7/13/2006 03:10:00 PM  
Anonymous April said...

Excellent post!

7/18/2006 12:14:00 AM  
Blogger Jenn said...

thank you, april!

7/18/2006 12:27:00 PM  
Blogger kactus said...

Jenn, I appreciate you coming out and saying what I've been thinking/feeling about feminism for quite a while--but it has really solidified for me since I started blogging. That's an area in which Gatamala and I agree--the blogosphere may have more diversity of voices, but the white academic feminist blogs are still the ones who are getting the traffic, the advertising money, the links, the opportunities to go to big conferences to talk to other academic feminist bloggers.

I'm mostly self-educated, and as far as self-education goes I haven't done too badly, but I don't understand a lot of what academic feminists are even saying. The language! Could it get more convoluted? The average working class woman who tries to read that nonsense (because if you can't understand it it is nonsense) is going to go away thinking this feminism sure isn't for her. As long as the voices are talking theories and very few are talking action and activism, I don't know how feminism can possibly be relevant to anybody but the elite. And that's a shame, because feminist should, in its purest incarnation, strive to raise up all women.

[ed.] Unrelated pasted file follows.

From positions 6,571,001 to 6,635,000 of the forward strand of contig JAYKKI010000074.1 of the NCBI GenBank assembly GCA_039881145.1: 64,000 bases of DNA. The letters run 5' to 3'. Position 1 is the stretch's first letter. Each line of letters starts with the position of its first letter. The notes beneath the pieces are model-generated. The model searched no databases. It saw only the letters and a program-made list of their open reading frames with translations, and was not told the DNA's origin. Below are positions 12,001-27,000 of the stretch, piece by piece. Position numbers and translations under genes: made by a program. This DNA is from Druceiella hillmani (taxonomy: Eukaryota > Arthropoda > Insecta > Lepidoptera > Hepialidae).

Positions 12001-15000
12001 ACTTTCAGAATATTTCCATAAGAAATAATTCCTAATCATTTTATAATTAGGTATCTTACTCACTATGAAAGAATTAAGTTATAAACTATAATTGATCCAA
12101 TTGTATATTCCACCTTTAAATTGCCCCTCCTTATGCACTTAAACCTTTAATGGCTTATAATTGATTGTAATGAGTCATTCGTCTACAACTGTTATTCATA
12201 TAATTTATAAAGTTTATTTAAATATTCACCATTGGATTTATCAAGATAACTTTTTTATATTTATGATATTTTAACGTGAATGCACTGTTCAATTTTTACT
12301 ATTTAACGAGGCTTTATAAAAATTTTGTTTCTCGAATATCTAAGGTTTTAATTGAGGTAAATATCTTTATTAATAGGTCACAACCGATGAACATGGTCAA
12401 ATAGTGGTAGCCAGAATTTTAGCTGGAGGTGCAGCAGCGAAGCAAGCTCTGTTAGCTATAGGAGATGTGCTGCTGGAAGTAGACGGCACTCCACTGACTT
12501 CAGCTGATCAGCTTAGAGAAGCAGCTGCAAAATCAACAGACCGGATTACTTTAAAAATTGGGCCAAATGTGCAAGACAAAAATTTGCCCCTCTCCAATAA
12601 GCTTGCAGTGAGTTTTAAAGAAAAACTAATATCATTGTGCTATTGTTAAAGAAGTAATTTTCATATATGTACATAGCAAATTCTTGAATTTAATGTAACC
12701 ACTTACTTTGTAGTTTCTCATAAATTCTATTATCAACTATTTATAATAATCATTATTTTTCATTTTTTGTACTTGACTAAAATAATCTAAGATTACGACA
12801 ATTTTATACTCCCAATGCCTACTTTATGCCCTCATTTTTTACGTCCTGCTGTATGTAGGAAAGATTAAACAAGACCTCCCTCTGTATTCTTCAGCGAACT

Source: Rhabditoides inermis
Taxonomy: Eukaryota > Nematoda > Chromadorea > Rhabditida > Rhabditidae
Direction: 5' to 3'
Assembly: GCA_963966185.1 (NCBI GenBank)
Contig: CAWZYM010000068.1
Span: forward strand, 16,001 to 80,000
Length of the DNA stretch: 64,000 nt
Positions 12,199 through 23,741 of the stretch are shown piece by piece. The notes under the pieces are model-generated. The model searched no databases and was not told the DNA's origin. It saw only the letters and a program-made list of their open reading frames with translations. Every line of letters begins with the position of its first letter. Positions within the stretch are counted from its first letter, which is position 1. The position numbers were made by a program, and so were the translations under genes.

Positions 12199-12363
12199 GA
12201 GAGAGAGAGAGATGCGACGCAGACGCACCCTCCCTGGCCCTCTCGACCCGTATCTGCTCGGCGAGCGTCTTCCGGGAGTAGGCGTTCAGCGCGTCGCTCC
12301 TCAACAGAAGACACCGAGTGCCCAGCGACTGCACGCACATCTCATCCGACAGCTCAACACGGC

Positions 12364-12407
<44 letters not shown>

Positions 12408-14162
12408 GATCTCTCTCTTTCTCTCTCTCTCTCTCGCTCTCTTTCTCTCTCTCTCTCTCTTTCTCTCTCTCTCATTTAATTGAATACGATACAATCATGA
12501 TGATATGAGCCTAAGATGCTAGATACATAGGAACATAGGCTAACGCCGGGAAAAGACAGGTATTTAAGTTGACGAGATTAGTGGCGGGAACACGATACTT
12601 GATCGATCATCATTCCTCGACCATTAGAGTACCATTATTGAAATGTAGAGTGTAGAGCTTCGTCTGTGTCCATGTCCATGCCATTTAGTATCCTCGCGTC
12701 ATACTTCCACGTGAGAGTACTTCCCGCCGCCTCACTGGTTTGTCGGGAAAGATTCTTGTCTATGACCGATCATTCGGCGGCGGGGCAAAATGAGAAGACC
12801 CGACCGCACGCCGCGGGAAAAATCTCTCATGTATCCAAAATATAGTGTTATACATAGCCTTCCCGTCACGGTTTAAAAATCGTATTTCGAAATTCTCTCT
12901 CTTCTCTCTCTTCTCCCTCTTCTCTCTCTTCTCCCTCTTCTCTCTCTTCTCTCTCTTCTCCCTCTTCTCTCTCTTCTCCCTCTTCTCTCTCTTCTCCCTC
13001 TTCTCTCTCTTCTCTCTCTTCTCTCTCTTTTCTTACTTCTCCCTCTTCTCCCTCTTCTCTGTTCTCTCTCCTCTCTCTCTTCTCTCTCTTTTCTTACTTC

8/01/2006 03:46:00 AM  
Blogger Ann Bartow said...

Well, I'm an academic, and I blog primarily for other academics, because they are my target blog audience. So I'm probably not going to make any big changes, though writing in a clear and accessible way is a big plus in any context, and I definitely should try harder to do that.

Here is something else to keep in mind, though: A really convoluted, jargon-filled post that invokes the names of different feminist authors and/or feminist theories is often incomprehensible (to all of us!) mainly because the author of the post is trying to sound more knowledgeable than she actually is, or she is intentionally trying to deceive readers, the old "baffle them with BS" approach.

If a blogger makes a coherent point, and then says, "I think this was what Betty Friedan meant when she wrote XYZ in such and such an essay," readers who are not familiar with the Friedan reference can judge the point being made on its own merits; and people with an interest in Friedan can argue about whether that is what she meant, but hopefully no one is completely excluded from the conversation.